Who better than Chris Andrews, translator of 10 of Roberto Bolaño's books, to write the first big book of Bolaño literary criticism? Roberto Bolaño's Fiction: An Expanding Universe is an indispensable guide to navigating the rich world of the Chilean author's fiction. Here, Andrews makes the case for why Distant Star should be required reading.

Late in 1995, the Chilean novelist Roberto Bolaño met the publisher Jorge Herralde in Barcelona. Bolaño had been in living Spain for almost twenty years, working at odd jobs and writing continually, but all his publications up to that point (collections of poems and a novel co-authored with Antoni García Porta) had remained obscure. In 1998 he would publish his first long novel, Los detectives salvajes (The Savage Detectives), which would win two major prizes and put him firmly on the map of Spanish-language fiction. In 2007, the same novel, translated into English by Natasha Wimmer, would bring Bolaño to the notice of a wide reading public in the USA. But the author approaching his mid-forties whom Herralde encountered in 1995 was an almost unknown quantity.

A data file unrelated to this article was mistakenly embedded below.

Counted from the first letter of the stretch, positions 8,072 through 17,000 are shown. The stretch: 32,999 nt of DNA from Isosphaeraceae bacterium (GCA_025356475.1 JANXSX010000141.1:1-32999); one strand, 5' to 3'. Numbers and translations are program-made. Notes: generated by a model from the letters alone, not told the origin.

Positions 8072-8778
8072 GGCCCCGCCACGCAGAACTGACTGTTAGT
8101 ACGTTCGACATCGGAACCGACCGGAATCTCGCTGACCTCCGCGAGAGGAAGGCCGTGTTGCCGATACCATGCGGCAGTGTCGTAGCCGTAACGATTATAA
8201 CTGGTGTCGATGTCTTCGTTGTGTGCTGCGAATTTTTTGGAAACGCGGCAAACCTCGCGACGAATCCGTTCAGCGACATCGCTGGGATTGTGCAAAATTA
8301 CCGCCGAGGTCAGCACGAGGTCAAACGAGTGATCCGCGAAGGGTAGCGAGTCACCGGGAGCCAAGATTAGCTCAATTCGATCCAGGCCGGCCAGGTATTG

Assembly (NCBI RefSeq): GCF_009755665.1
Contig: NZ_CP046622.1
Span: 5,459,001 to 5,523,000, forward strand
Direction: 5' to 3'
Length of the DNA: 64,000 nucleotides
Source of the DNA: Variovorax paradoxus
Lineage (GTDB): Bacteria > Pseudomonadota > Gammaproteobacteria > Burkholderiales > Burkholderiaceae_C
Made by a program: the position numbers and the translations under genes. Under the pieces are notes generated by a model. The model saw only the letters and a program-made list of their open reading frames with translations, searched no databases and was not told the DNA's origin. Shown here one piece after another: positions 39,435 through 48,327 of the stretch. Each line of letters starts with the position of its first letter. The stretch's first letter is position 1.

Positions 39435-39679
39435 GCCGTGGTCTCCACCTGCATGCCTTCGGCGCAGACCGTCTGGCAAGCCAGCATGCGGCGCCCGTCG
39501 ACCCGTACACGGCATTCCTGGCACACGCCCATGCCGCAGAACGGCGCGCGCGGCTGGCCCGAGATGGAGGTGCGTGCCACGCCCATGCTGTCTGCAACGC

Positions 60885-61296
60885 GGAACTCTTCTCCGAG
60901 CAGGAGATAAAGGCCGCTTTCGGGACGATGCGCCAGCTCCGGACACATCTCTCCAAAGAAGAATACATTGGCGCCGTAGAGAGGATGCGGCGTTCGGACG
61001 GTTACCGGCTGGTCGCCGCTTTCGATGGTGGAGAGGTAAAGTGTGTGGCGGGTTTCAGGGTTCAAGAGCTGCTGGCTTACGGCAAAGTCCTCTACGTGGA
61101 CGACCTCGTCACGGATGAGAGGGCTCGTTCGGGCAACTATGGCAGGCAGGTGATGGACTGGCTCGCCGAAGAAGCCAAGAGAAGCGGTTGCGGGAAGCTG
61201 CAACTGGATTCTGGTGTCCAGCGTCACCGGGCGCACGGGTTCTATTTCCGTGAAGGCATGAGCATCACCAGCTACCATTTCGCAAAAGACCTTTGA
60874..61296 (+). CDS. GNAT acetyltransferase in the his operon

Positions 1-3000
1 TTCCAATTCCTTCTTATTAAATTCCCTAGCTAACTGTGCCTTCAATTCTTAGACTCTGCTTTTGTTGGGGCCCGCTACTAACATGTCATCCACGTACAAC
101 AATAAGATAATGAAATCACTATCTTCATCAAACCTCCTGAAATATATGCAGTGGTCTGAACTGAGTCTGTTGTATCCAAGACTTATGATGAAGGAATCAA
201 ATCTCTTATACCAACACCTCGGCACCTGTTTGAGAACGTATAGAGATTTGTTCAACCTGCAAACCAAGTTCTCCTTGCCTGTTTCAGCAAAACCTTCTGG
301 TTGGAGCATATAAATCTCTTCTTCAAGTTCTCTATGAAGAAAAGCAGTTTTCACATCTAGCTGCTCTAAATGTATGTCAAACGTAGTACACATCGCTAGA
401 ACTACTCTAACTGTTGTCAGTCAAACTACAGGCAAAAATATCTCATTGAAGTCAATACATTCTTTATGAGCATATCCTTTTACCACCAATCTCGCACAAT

In a recent essay, Enrique Vila-Matas wrote: “Distant Star was born precisely at the moment when Herralde, in his office at Anagrama, asked Bolaño if he had a novel in manuscript, something recent [...]. The novel did not exist, but Bolaño said that it did, and in three weeks — a record — he wrote it, borrowing a considerable number of words from Nazi Literature in the Americas, to save time but also because that was how his work always advanced, unfolding from one book to another.” Herralde was asking about a manuscript because he had just missed out on Nazi Literature, which had been shortlisted for Anagrama’s novel prize but withdrawn by Bolaño when it was accepted for publication by Seix Barral.